Wall Street Journal – The U.S. operates hundreds of foreign military bases. China has only one, but military experts say Beijing is also leveraging over 90 commercial ports. WSJ unpacks what’s on these bases and the countries’ differing strategies to expand their global footprint.
Taiwan is a democracy with a strong human rights record and a high standard of living. But despite the country’s economic strength and elected government, the island state struggles to receive international recognition. Even in terms of corruption, Taiwan’s track record is better than that of some European states.
The problem is that Beijing regards democratic Taiwan, which seceded from the mainland in 1949, as a renegade province rather than an independent state. China is trying to isolate it internationally. Many fear that China has plans to attack Taiwan in the near future: The President of the People’s Republic of China, Xi Jinping, has made it clear that his country is prepared to claim the island by military means. Beijing has been adopting this threatening stance for decades.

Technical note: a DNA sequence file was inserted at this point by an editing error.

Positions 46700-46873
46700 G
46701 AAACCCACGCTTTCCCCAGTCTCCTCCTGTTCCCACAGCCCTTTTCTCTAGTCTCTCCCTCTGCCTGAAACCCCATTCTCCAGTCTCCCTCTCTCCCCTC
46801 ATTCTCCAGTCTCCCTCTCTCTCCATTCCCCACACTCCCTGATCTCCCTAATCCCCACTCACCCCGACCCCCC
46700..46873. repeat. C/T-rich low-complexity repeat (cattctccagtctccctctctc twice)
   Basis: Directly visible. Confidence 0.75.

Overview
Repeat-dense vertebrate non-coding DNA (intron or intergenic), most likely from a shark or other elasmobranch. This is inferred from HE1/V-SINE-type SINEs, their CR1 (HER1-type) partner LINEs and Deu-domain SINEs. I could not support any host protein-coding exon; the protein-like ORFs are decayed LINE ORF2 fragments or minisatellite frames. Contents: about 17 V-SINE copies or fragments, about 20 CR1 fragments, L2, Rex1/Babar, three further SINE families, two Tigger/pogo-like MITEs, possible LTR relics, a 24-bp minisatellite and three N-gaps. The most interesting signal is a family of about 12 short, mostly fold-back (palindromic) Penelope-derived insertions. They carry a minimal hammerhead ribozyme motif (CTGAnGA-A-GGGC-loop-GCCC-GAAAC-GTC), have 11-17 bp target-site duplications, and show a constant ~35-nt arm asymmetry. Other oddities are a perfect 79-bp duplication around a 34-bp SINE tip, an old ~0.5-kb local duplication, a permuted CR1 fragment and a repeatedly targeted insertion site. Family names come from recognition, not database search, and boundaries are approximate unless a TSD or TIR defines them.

Thus far, the goal has been to annex the island to the mainland at some undefined point in the future. China’s historically questionable worldview would see this as reunification; from Taiwan’s perspective, it would be annexation. Both countries are highly armed – a war would inevitably cost many people their lives.
The film throws open a window on a nation that has been in a state of existential threat for decades; a country that is home to people who will defend their freedom at all costs – and also those who yearn for an imminent annexation with China.